Our city’s music scene is ablaze with talent right now. One act rising through the ranks with particular pizazz is Megatrain, the project of singer songwriters Tiger and Felix M-B. Since 2018 they have been weaving a golden web of distinctive single releases, intriguing music videos and captivating live performances, with their offbeat view of the world at the project’s core. We sat down with the duo to get under the skin of their charming, slightly surreal world…
“We’re sponsored by Megabus and are legally obliged to use their name somewhere, so we thought ‘why not go strong’?” Tiger tells me when I ask about the band name. I have only been sat with Megatrain for a few minutes, but already I can discern a shared spark for storytelling. “Maybe we should mention that was a joke? But the name was inspired by Megabus,” Felix laughs, before Tiger divulges the real story – a trip to London which went awry when a train was mistaken for a bus.
Their performative streak is perhaps not surprising; Tiger and Felix are both actors as well as musicians, meeting at Nottingham’s famous Television Workshop when they were teenagers. While Megatrain wasn’t born until 2018, the pair have been mates for years. “I sung on one of Felix’s early EPs, and we tried to do some writing together back then, but we just weren’t ready. We’ve always had a bit of a psychic connection though,” Tiger tells me, to which Felix adds, “We have been training for years to know each other’s thoughts, and now we can’t stop hearing them – it’s horrible.”
Joking aside, they clearly have a lot of faith in one another’s opinions. Discussing their writing process, Tiger explains: “I’ve got a lot of notes on my phone. Sometimes I’ll wake up in the middle of the night, thinking I’ve got something brilliant, then the next day I’ll look back on it and think ‘I can’t use that?’ But Felix will say that we can – and suddenly we have a brilliant song.”
Humour is an integral part of Tiger and Felix’s shebang and they can go about it comfortably, because their music is far from a joke. As lyricists they derive inspiration from an eclectic range of places, and as musicians, theirs is a complex and unique sound. “We bolster each other’s ideas, and there’s a certain degree of us sculpting stuff the other has written,” Felix explains.
Tiger laughs and elaborates: “We wrote a song not long ago about stealing a child. There was a homeless man that wanted to father a son, and while yes, it is fundamentally wrong to steal a baby, it became this gentle, wholesome folk song. We like to shine light on interesting, perhaps misunderstood, characters, as opposed to going for more typical song-writing themes.” Felix agrees, saying: “We often want to turn strange stories on their heads, because life is really weird.”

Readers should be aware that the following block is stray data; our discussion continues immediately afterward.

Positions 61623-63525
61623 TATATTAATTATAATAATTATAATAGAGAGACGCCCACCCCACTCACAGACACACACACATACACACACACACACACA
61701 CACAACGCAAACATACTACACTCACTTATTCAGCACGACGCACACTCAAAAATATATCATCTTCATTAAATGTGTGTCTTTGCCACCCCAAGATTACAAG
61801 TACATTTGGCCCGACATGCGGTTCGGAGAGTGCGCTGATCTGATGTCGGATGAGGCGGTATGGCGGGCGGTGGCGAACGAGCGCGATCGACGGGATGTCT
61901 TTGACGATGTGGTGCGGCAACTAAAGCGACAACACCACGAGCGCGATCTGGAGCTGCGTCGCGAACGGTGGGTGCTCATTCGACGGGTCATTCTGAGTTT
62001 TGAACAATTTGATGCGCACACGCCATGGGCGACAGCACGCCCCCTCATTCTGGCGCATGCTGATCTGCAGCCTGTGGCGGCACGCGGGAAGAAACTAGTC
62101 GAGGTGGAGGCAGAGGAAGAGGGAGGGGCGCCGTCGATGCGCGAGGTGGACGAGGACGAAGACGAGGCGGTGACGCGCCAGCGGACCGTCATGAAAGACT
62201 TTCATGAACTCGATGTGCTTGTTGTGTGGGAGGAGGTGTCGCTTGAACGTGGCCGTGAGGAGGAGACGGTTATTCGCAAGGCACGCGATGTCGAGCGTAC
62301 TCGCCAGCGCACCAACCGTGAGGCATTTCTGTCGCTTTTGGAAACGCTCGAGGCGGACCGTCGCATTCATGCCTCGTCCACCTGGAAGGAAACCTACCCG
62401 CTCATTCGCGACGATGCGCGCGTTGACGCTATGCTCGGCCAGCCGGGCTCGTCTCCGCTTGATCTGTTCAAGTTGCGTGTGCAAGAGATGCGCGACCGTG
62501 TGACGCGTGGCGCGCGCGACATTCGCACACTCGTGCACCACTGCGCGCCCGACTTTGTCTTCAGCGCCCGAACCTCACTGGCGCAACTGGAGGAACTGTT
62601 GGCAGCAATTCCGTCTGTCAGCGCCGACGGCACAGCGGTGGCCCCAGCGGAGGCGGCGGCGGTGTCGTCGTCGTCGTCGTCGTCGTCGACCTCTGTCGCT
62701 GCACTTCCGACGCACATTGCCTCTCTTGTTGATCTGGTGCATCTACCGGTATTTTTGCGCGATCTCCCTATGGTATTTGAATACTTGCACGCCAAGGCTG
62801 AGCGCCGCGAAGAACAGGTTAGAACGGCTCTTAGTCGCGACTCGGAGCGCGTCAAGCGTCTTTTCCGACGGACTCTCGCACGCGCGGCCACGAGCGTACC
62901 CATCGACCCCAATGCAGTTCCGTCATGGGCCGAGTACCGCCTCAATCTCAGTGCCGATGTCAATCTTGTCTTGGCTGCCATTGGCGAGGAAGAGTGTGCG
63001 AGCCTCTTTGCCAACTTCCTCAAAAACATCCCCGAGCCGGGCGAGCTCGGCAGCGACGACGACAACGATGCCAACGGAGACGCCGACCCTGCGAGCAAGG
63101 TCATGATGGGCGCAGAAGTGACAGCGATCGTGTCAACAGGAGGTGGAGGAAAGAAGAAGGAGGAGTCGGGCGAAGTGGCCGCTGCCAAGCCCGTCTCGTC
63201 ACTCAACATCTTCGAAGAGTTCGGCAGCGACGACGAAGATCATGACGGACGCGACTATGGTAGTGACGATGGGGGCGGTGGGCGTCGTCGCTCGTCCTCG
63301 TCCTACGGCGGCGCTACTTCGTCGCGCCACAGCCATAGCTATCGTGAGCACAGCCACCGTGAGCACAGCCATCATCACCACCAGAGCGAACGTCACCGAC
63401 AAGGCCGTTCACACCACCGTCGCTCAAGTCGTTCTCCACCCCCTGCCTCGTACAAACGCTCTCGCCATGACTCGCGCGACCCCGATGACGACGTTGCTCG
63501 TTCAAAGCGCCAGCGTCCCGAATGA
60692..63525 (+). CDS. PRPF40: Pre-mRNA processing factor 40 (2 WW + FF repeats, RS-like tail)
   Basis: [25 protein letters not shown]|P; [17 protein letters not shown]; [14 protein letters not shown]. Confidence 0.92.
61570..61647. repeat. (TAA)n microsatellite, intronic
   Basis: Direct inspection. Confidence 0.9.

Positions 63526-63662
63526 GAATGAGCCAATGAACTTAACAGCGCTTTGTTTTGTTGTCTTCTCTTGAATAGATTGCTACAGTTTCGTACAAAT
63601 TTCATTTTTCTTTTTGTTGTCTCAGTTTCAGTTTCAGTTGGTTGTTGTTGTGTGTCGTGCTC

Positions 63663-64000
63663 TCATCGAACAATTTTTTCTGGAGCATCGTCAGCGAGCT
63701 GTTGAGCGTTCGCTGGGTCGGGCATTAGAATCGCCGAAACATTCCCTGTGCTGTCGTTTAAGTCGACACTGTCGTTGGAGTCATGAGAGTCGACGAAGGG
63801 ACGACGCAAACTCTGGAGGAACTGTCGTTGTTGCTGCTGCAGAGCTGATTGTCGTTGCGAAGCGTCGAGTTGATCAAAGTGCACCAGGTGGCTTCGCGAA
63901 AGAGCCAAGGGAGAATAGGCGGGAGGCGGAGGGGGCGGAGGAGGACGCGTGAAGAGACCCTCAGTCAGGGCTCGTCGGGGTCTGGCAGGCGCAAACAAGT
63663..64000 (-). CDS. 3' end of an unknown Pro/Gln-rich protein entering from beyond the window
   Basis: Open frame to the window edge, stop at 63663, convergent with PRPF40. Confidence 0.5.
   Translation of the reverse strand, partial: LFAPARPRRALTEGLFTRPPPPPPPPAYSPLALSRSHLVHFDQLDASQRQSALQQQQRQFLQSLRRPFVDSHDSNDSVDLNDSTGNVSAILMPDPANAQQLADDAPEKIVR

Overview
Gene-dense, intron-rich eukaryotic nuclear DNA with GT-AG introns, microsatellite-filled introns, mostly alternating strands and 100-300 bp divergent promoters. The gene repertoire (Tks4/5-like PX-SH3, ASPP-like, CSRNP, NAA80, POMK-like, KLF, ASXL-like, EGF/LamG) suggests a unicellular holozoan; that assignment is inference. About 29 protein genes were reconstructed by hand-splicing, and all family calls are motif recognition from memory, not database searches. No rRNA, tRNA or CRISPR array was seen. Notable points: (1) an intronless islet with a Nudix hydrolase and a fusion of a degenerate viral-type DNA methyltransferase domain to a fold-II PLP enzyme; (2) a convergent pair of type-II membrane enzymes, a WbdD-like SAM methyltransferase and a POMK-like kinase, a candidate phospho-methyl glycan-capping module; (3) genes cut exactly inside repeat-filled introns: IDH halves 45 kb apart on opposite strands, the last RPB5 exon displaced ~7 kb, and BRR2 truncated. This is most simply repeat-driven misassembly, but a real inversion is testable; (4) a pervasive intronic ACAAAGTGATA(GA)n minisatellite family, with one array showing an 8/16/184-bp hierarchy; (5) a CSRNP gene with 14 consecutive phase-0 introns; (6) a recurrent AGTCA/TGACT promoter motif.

Their penchant for unusual characters becomes particularly apparent in their music videos and photo shoots, which have become an important part of their creative process. “We’ve been really lucky to work with Them Pesky Kids – they’ve produced all our videos and have done some amazing visual work with us,” Felix tells me. “Having music videos has really helped to give us an identity, too,” Tiger agrees.
That identity comes into full force during Megatrain’s live shows. Over the past eighteen months the duo have been dishing out their synth-infused folk on numerous stages, including opening for fellow Notts rising stars Do Nothing at The Bodega, as well as an early-evening slot at Splendour in July. But the ignition came at Hockley Hustle back in 2018, when they played on the BBC Introducing stage. Tiger says: “That gig was pivotal for us and opened up a few doors.”
“We definitely started off very conceptually, distancing ourselves from the music. But it has steadily become more personal, because life happens, and we want to write about those things.”
Megatrain signed to local label Phlexx this June, and both Tiger and Felix attribute the warmth of Nottingham’s music community to them. “The city feels like a real creative hub, and Phlexx hugely contribute to that,” Tiger tells me. Felix is certain that Nottingham’s supportive nature sets it apart from other cities too, and helps artists to grow: “We’ve taken a lot of strength from the community here. It feels like people want to be friends and work together.”
In a short amount of time, Megatrain have forged an idiosyncratic path that has hooked audiences, and an album seems the natural next step. “We’ve been recording a lot,” Felix smiles, to which Tiger teases: “We won’t say too much, but keep your eyes peeled.” There has already been a shift in their approach to writing: “We definitely started off very conceptually, distancing ourselves from the music. But it has steadily become more personal, because life happens, and we want to write about those things,” Tiger muses. “It’s nice to approach writing about personal things through this project – to find a more interesting way of saying stuff,” Felix tells me. “And there’s a richness to songwriting as you get older too,” Tiger adds.
Wherever Tiger and Felix decide to take Megatrain, their destination is sure to be a thrilling one. “The core of this project will always be just the two of us – that’s important to us. But it is really nice to work with other people,” Felix says. They are storytellers, but there is nothing cliché about it when set against their nostalgic, bohemian folk sound. Through their wholesome yet volatile vocal harmonies, and guitar and synth work, Megatrain paint a delightfully unconventional view of the world. They are exploratory rather than experimental, balancing their musical ambitions with a genuine interest in what it means to be human. And it just so happens to be a pretty magical combo.